March 25, 2020: The streets of downtown Victoria are quieter than usual in the wake of physical isolation mandates from the provincial and federal governments due to COVID-19. (Arnold Lim / Black Press Media)

South Island leaders form taskforce to address economic crisis amidst COVID-19

Rising Economy Taskforce to address economic crisis and resiliency

South Island leaders from local government, businesses, institutions and nonprofits are coming together to address the ongoing major economic downturn in the region.

The Rising Economy Taskforce, convened by the South Island Prosperity Partnership (SIPP), was created to develop a strong and coordinated region-wide response to the economic crisis brought on by the COVID-19 pandemic.

The South Island Prosperity Partnership is an alliance of more than 60 public and private sector partners in Greater Victoria. In a statement, the partnership said it views a multi-stakeholder approach as “essential to developing a coordinated economic recovery strategy.” The approach is also helpful to move forward plans to create economic resiliency in the region as a precaution against future crises.

According to Emilie de Rosenroll, SIPP chief official, the task force will focus on supporting relief and recovery efforts and will explore what is needed for longer-term economic resilience.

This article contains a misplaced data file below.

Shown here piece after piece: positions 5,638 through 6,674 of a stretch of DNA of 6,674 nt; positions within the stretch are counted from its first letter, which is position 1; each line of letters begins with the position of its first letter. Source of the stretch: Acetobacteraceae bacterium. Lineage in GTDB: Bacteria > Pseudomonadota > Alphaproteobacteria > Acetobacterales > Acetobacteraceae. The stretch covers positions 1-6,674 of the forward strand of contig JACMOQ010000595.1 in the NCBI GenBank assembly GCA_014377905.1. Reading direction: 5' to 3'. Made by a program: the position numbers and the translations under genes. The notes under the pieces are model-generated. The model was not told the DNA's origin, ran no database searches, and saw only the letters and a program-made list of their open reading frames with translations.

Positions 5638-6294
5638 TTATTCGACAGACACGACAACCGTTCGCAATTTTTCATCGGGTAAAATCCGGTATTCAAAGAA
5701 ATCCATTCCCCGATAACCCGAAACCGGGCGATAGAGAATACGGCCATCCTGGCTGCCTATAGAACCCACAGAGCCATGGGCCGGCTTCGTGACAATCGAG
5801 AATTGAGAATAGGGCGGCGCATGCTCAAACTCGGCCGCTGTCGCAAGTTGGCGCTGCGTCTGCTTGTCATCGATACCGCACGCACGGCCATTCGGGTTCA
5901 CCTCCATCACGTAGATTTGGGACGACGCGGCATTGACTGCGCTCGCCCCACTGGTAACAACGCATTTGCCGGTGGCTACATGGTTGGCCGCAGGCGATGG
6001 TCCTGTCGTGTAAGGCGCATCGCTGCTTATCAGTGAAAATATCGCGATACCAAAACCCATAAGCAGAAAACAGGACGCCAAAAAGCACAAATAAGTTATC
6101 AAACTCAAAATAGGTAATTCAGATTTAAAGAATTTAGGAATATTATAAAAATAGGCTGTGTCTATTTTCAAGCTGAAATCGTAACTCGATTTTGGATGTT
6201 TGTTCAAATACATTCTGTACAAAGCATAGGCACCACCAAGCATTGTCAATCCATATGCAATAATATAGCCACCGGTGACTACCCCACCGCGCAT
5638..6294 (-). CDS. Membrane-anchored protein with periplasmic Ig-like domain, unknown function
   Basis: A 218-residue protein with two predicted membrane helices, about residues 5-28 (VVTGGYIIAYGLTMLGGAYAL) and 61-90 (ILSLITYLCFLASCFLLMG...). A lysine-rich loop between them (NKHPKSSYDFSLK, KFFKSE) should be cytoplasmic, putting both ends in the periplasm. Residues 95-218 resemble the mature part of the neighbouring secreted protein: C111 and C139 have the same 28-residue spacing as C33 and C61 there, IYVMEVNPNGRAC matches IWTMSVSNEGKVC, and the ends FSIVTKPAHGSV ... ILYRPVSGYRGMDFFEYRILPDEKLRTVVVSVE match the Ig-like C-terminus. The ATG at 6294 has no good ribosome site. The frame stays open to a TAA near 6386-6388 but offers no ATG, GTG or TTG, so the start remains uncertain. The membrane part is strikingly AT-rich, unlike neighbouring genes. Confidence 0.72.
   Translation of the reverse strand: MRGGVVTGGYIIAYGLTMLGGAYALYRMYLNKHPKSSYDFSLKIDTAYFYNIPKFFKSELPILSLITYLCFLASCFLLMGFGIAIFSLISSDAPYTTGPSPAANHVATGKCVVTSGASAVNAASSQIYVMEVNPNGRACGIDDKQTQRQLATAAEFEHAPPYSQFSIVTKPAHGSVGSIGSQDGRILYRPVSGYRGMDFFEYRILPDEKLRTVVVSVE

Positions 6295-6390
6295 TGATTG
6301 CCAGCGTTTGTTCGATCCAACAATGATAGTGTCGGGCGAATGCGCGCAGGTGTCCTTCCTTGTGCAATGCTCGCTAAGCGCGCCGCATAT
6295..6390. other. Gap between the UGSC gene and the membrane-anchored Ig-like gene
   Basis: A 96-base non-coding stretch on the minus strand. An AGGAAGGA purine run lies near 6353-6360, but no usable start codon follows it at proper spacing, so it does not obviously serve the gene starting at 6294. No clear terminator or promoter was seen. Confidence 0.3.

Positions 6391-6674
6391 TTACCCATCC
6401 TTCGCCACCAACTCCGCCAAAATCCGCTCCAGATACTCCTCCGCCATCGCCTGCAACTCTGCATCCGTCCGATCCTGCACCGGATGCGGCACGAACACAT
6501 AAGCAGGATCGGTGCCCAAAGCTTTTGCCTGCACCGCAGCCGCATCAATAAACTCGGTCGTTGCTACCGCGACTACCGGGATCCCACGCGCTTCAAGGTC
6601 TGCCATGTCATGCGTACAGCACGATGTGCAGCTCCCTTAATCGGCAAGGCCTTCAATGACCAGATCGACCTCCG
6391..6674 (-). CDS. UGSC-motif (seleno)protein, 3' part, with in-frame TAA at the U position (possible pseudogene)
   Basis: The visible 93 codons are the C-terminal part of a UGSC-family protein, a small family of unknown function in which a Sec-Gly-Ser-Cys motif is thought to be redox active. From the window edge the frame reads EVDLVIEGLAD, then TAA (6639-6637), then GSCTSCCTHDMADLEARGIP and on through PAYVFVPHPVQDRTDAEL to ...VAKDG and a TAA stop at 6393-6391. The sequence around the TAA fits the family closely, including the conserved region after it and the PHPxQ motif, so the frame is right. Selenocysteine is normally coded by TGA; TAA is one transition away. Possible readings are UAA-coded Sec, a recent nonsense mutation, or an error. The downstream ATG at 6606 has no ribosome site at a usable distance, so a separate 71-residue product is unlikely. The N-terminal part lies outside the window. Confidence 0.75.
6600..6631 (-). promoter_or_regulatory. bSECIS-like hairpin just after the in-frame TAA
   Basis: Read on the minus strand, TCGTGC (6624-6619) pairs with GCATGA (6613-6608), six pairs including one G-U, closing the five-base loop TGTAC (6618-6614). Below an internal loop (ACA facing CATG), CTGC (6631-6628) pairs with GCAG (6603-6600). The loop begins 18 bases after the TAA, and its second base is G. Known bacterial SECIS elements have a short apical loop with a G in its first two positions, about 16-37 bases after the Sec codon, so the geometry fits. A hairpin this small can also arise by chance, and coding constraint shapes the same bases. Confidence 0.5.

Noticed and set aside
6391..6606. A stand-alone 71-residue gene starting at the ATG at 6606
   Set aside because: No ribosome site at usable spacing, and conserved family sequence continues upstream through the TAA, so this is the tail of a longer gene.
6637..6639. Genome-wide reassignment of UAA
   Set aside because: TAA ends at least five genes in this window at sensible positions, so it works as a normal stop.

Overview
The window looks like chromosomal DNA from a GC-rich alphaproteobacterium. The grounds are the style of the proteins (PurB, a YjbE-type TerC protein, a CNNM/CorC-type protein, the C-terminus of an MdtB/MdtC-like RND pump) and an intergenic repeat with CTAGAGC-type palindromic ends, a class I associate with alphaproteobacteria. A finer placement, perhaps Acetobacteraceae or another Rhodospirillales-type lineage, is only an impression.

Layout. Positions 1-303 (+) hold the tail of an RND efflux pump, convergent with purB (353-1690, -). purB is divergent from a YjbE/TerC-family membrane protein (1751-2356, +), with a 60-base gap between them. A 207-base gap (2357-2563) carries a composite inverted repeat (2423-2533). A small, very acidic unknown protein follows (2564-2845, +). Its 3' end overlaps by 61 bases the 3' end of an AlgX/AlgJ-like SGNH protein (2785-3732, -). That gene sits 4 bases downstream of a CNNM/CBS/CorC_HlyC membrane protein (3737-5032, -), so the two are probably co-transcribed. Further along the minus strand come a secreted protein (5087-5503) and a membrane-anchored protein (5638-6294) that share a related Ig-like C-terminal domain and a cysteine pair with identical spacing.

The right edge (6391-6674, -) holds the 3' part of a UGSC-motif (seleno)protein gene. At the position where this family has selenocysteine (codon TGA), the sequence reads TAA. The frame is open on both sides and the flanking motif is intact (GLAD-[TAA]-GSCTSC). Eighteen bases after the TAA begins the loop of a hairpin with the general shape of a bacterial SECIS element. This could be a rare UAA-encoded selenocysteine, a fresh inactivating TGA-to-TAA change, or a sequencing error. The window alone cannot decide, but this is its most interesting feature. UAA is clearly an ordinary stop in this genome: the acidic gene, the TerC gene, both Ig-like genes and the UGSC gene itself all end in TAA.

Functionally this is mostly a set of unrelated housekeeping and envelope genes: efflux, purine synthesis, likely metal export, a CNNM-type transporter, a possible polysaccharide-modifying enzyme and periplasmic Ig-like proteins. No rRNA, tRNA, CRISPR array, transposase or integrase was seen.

READ ALSO: Economic impact of COVID-19 on Victoria’s tourism industry will be ‘devastating,’ experts say

“While things may still get worse before they get better, our region must start planning immediately if we want to see the vibrancy return to our economy,” de Rosenroll said in a statement. “The south Island is collaborative – as a result, we can come together to ensure that when the recovery begins, we rebound as quickly as possible. By coming together now, we can use this crisis as a platform for future prosperity.”

The task force will provide guidance and gather input to inform a recovery strategy with some preliminary actions such as conducting a business impact assessment and evaluating demand for a business recovery centre. Impact on key economic assets will also be measured. Additionally, the task force will assess employment issues and explore business transitions and new emerging opportunities.

Members of the task force include leaders from Thrifty Foods, Accent Inns, Wilson Group, the Greater Victoria Chamber of Commerce, Destination Greater Victoria, the Canadian Migration Institute, Jawl Properties, the University of Victoria, Shop Local YYJ, the Westshore Chamber of Commerce, the Victoria Foundation, Vancity, Esri Canada and MNP.

READ ALSO: Stats Canada expects COVID-19 to impact inflation

Other leaders include Sidney Mayor Cliff McNeil-Smith, Victoria Mayor Lisa Helps, entrepreneur Rasool Rayani, CRD Board Chair Colin Plant, Esquimalt-Metchosin MLA Mitzi Dean, Colwood Coun. Doug Kobayashi, Saanich Coun. Zac de Vries and Esquimalt Coun. Ken Armour.

Thrifty Foods vice president of operations Ralf Mundel said the task force is a “crucial initiative.”

“We know the Rising Economy Taskforce will be effective and engaging as we create relief, recovery and resilience in our new economy,” Mundel said.

shalu.mehta@blackpress.ca


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